Pathogenic autoantibodies from patients with lupus nephritis cause reduced tyrosine phosphorylation of podocyte proteins, including tubulin.

Manson JJ, Mills K, Jury E, Mason L, D'Cruz DP, Ni L, Saleem M, Mathieson P, Isenberg D, Rahman A - Lupus Sci Med (2014)

Comparison of the effects of growing podocytes in plasma from patients with lupus nephritis (LN), rheumatoid arthritis or non-renal lupus. Representative antiphosphotyrosine blots from experiments comparing the effect of growing podocytes for 24 h in normal control (NC) plasma versus plasma from patients with LN (A), rheumatoid arthritis (RA, B) or non-renal systemic lupus erythematosus (NR-SLE, C). Cells were lysed and protein tyrosine phosphorylation assessed by western blot. The graphs display densitometry, with the median and IQR for each group. Medians were compared using the Mann–Whitney test. As already shown, LN plasma leads to a reduction in protein tyrosine phosphorylation, whereas the effect of plasma from patients with RA or NR-SLE is no different to NC. Equal loading was ensured by blotting for either actin or GAPDH.
© Copyright Policy - open-access
Related In: Results  -  Collection

License
Show All Figures
getmorefigures.php?uid=PMC4225730&req=5

LUPUS2014000013F3: Comparison of the effects of growing podocytes in plasma from patients with lupus nephritis (LN), rheumatoid arthritis or non-renal lupus. Representative antiphosphotyrosine blots from experiments comparing the effect of growing podocytes for 24 h in normal control (NC) plasma versus plasma from patients with LN (A), rheumatoid arthritis (RA, B) or non-renal systemic lupus erythematosus (NR-SLE, C). Cells were lysed and protein tyrosine phosphorylation assessed by western blot. The graphs display densitometry, with the median and IQR for each group. Medians were compared using the Mann–Whitney test. As already shown, LN plasma leads to a reduction in protein tyrosine phosphorylation, whereas the effect of plasma from patients with RA or NR-SLE is no different to NC. Equal loading was ensured by blotting for either actin or GAPDH.
Mentions: This observation was specific to LN patients since similar changes were not observed when podocytes were exposed to plasma from patients with rheumatoid arthritis (a disease where podocyte pathology is not observed) or from patients with SLE, but with no history of renal involvement (figure 3A–C). In addition, this effect appeared to be specific to podocytes since no changes in protein tyrosine phosphorylation were observed when cells from an irrelevant epithelial line (HeLa cells) were cultured in medium containing plasma from LN patients (data not shown).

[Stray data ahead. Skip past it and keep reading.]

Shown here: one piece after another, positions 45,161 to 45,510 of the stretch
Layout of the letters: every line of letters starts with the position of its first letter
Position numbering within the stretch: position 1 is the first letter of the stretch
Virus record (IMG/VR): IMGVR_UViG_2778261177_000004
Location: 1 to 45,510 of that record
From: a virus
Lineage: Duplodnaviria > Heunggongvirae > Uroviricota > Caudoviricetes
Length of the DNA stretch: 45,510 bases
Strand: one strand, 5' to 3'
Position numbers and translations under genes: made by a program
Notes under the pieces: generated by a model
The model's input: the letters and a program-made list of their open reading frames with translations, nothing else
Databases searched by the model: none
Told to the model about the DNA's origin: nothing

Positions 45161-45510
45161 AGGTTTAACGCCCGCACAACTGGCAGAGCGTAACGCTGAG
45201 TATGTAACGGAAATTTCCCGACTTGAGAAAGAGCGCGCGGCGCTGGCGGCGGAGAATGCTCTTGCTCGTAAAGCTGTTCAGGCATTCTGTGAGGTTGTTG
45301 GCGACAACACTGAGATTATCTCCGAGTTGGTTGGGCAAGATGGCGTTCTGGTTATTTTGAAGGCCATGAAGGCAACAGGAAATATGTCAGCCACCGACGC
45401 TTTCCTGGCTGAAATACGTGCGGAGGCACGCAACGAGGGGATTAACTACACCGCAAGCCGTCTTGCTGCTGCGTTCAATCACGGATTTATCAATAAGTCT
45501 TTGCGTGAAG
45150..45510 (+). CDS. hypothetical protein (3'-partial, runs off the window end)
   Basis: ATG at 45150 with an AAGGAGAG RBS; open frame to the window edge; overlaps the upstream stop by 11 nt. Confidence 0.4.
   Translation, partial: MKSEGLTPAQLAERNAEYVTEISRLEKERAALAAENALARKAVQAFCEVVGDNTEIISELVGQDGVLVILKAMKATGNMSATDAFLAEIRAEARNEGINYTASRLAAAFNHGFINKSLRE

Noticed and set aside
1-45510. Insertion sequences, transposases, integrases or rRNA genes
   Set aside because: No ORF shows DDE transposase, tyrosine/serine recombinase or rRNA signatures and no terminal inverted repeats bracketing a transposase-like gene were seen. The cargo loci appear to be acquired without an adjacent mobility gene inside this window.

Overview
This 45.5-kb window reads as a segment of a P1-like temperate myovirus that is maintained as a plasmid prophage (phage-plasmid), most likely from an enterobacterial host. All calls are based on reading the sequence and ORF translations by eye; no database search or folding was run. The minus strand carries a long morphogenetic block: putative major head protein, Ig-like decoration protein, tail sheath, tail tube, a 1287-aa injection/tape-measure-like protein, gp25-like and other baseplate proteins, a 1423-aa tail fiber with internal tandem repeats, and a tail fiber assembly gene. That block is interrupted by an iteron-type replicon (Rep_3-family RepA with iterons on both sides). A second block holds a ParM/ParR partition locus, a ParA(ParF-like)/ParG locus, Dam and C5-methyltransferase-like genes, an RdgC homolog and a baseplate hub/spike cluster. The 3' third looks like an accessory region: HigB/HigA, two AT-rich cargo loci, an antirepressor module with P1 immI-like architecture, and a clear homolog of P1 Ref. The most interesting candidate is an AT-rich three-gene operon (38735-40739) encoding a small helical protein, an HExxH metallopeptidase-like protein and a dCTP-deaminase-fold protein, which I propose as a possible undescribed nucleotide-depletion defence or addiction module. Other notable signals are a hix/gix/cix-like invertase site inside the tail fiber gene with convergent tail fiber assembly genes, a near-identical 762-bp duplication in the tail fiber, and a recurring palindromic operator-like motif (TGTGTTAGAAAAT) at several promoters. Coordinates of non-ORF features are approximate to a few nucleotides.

Bottom Line: HI LN plasma did not alter expression or cellular distribution of podocyte-specific proteins but caused a significant reduction in podocyte protein tyrosine phosphorylation compared with plasma from healthy controls (p=0.0008).This result was replicated using purified IgG but was not seen with plasma from rheumatoid arthritis or non-renal lupus patients.Since tubulin is an important component of podocyte major processes, these results suggest that autoantibodies from LN patients may exert an important pathogenic effect by dephosphorylation of this protein in podocytes.

View Article: PubMed Central - PubMed

Affiliation: Division of Medicine , Centre for Rheumatology Research, University College London, Rayne Institute , London , UK.

ABSTRACT

Introduction: The tertiary structure of normal podocytes prevents protein from leaking into urine. Patients with lupus nephritis (LN) develop proteinuria, and kidney biopsies from these patients display a number of podocyte abnormalities including retraction of podocyte processes. Autoantibodies have been shown to deposit in the kidneys of patients and mice with LN and are believed to play a key role in causing renal inflammation and dysfunction. The objective of this research was to study the effects of IgG antibodies from patients with LN on cultured human podocytes.

Methods: We exposed a human podocyte cell line to heat-inactivated (HI) plasma and purified polyclonal IgG from the following groups of subjects; patients with LN, patients with lupus without nephritis, patients with rheumatoid arthritis and healthy controls. We measured expression and intracellular distribution of podocyte-specific proteins and global phosphorylation of tyrosine. We then used mass spectrometry to identify the major protein targets of this phosphorylation.

Results: HI LN plasma did not alter expression or cellular distribution of podocyte-specific proteins but caused a significant reduction in podocyte protein tyrosine phosphorylation compared with plasma from healthy controls (p=0.0008). This result was replicated using purified IgG but was not seen with plasma from rheumatoid arthritis or non-renal lupus patients. The dominant tyrosine phosphorylated protein in podocytes was 55 kDa in size and was identified as tubulin.

Conclusions: Since tubulin is an important component of podocyte major processes, these results suggest that autoantibodies from LN patients may exert an important pathogenic effect by dephosphorylation of this protein in podocytes.

No MeSH data available.


Related in: MedlinePlus